A few of my Rally brethren came out to play, but it soon became apparent that a single hot-hatch is the current budget King of the track scene. The RenaultSport Clio, in either 172 or later 182 form, is a formidable package, considering it rev happy engine up-front mated to one of the best handling chassis of all time. It was an enthusiasts dream, but surprisingly the values have dwindled. A decent example is now in the €2-3k range, meaning that these cars are incredibly attainable and as such they are a perfect affordable track toy. I am incredibly fond of these little cars, and I would very happily provide a home to a French Racing Blue 182 should I get the chance, as I still believe it to be one of the greatest OEM colours of all time. (Alongside Polestar Blue and VW’s Cornflour Blue, I may have a certain love for one particular vehicle colour!)

After a detailed briefing though, things got real. And I mean very real, and very very wet. As the track details were read out, that light drizzle had turned into a monsoon. The power flickered on and off, track hoardings creaked, and my stomach grew un-easy. Un-perturbed, I put on my helmet and strapped in alongside Rob for my first spin around Mondello. It only struck me once seated that I had never sat in a Civic before, but that thought quickly vanished as we left pit lane and opened the throttle for the first time. I couldn’t see the apex of Turn One, nor Two, Three or Four. Listening to Rob’s detailed instruction over the roar of a screaming Honda, I had to visualise the corner’s that definitely didn’t all look like pools of water on RFactor.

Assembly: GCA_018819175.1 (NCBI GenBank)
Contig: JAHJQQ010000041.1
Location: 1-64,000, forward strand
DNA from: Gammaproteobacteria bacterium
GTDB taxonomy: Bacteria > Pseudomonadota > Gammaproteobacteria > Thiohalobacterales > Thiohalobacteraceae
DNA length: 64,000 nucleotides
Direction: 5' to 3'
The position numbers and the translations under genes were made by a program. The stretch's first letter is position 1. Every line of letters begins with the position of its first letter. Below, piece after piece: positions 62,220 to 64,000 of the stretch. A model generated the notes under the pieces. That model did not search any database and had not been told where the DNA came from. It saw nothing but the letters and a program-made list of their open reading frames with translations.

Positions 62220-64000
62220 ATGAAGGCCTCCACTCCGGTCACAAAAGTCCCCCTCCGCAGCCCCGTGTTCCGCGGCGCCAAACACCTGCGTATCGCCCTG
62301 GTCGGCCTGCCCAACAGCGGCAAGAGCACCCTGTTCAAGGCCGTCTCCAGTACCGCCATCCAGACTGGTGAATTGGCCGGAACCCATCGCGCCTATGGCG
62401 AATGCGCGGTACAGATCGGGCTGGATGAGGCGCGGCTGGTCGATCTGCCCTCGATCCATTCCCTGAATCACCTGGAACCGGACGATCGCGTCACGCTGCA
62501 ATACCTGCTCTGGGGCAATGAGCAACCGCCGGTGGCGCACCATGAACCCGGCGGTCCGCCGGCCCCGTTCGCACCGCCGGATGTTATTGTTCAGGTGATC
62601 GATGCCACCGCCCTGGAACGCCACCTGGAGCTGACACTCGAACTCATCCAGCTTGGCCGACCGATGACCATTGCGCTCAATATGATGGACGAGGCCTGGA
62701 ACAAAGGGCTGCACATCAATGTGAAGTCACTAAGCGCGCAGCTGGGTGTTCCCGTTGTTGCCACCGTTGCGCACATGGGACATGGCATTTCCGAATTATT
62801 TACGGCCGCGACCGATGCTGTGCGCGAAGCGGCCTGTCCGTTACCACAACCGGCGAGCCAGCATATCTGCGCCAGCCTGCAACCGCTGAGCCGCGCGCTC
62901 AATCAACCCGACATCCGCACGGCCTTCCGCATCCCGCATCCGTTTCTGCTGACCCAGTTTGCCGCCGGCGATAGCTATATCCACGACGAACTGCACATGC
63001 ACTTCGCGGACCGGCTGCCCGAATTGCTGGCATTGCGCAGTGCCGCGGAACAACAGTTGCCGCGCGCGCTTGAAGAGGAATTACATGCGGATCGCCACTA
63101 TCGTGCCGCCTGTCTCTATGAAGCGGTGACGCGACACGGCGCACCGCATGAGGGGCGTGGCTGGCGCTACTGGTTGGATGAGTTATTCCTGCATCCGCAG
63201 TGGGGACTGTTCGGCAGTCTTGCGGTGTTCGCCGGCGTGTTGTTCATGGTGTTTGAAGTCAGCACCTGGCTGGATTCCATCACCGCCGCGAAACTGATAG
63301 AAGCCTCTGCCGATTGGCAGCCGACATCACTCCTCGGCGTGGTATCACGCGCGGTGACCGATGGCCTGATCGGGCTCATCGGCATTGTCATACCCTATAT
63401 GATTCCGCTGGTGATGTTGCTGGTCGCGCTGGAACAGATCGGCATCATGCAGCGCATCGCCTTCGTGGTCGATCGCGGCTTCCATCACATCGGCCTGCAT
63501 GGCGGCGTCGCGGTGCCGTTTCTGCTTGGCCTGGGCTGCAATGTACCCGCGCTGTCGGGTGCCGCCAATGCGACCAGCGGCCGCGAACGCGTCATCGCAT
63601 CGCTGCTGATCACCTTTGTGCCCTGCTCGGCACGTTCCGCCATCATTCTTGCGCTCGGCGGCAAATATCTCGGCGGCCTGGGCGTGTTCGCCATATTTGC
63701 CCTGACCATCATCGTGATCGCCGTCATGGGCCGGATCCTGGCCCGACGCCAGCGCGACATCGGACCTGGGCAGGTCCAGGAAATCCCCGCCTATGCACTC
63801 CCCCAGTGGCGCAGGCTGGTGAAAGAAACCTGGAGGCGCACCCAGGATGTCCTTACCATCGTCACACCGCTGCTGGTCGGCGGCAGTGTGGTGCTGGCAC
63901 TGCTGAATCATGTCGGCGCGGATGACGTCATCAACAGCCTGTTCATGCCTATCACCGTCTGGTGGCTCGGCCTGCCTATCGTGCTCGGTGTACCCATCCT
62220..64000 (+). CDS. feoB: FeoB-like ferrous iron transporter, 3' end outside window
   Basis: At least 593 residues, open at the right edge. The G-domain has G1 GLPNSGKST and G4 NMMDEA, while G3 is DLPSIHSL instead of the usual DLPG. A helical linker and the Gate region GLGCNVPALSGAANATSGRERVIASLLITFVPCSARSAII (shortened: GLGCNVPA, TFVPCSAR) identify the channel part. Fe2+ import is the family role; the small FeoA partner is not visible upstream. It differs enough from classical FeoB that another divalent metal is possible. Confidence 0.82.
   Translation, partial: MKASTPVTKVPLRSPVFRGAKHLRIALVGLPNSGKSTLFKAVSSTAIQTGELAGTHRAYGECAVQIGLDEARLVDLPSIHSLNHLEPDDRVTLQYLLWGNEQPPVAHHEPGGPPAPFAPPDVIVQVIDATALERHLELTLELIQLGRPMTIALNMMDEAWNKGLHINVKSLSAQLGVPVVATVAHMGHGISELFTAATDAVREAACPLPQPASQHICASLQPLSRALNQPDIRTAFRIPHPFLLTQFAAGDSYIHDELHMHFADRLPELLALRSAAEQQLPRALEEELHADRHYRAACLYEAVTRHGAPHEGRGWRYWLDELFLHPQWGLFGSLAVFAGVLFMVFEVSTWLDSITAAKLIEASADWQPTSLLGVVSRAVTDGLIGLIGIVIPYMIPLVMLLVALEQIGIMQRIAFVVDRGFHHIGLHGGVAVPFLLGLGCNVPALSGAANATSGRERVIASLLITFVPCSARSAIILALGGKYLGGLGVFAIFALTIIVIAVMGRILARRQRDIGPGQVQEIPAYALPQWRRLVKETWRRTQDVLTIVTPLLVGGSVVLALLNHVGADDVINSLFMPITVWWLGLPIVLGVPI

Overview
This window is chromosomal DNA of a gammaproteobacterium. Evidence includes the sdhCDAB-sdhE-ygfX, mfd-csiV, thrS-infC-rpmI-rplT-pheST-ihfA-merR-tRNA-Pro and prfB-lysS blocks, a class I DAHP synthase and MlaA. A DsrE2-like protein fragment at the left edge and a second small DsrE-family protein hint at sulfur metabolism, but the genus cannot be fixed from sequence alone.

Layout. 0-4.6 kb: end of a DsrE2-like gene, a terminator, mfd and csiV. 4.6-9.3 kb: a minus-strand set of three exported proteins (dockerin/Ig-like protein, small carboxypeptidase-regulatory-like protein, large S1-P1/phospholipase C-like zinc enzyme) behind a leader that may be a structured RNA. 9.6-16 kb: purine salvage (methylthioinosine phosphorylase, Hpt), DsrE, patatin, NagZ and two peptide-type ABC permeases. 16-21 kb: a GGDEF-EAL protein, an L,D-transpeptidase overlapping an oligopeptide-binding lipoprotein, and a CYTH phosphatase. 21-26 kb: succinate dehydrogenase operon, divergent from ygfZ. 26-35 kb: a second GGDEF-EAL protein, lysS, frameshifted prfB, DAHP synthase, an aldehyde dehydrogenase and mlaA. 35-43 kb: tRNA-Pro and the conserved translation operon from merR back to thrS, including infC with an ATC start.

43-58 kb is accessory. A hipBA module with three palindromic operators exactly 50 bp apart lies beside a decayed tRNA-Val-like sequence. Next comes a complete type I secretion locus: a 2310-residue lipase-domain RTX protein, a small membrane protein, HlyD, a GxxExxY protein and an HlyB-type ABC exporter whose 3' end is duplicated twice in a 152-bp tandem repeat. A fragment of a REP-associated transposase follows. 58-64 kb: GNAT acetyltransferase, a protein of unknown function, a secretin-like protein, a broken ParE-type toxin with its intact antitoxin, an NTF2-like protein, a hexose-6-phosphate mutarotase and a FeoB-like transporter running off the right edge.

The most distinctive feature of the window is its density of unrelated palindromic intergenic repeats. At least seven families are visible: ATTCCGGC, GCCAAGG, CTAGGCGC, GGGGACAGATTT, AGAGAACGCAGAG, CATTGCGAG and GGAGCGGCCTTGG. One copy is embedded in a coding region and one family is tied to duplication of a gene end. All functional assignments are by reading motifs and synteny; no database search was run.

After a few sighting laps, I finally got behind the wheel. To say I was excited would be putting things mildly, but the apprehension of the lack of visibility and my knowledge of how valuable some other car’s on track were definitely reared its head. The wipers flapped around at full whack, the heater howled as it fought to keep the screen clear and a mist whistled in through a gap in the window, but I didn’t give a damn. Strapped into that little Honda, I felt like Tom Chilton wheeling his own BTCC Civic down the same pitlane with eyes fixed firmly on the run down to Mobil 1.